Elephants will take down trees, fences and crops on their way. The number of elephants is so high it is a problem. If there is not enough food for them in the parks, they will migrate and ruin farmland. Even though I love elephants I see the problem – some places in the Moremei Game Reserve looked like a graveyard for trees due to the elephants taking most of the trees down or eating the bark of them.

An elephant passed by

Climate changes also has an impact in Botswana. The country is very dry, but I visited during the rainy season and it hardly rained. Newman, my guide in the Okavanga Delta told me the water level should be 2 meters higher at this time of year.

Like in the other countries I have visited the population is growing despite the fact Botswana has one of the highest HIV prevalence rates in the world (estimated 25% of the adult population). More youngsters get an education. But unfortunately, there isn’t enough jobs and unemployment is high even though Botswana is a success story in Africa with high economic growth rates.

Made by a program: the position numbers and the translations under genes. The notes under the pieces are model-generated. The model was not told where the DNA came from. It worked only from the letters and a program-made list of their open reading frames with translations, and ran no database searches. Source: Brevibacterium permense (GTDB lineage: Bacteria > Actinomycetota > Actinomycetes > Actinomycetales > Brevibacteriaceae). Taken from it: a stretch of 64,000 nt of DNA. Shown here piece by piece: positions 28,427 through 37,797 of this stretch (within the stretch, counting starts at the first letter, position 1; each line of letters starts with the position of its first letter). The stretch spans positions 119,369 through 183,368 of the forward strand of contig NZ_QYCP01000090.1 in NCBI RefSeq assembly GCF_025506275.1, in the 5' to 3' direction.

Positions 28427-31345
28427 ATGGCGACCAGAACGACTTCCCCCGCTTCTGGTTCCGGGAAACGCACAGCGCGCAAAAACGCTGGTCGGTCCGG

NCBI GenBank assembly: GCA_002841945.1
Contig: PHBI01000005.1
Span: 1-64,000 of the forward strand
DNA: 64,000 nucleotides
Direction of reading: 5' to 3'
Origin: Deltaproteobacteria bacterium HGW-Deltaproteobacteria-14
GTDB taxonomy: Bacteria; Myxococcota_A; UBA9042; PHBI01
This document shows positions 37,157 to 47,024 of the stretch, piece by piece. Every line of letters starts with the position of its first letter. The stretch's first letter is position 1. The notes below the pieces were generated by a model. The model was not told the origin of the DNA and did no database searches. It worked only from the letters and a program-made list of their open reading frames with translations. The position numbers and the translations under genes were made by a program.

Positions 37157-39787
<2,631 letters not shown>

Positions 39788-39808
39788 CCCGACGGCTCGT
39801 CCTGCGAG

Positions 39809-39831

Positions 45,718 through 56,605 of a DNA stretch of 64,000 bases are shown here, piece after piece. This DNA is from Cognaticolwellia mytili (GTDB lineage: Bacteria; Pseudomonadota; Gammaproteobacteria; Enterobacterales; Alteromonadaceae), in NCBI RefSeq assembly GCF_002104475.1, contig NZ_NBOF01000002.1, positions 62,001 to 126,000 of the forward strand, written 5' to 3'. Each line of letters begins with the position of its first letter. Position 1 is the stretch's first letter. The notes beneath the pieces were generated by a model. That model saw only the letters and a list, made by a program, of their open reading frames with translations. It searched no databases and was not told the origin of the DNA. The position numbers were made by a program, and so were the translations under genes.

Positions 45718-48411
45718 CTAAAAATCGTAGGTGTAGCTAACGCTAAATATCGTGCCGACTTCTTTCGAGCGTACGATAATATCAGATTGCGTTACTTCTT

Religion plays a vital role in Botswana. Most of the population is christian, but the traditional beliefs still exist including witchcraft. Being a non-believer can be challenging since they are considered to be devil worshippers and without ethics and moral.

There is no humanist organisation in Botswana – not yet. There is a small group of friends, non-believers, who wants to create a humanist organisation.

I met a couple of them while visiting and at this point, they are focusing on being formally registered. Next steps are to make humanist more visible, basically showing the public humanists are good people through charity work.

Like other humanists in this part of the world their biggest challenge is the lack of funding. I hope they succeed.

Some facts: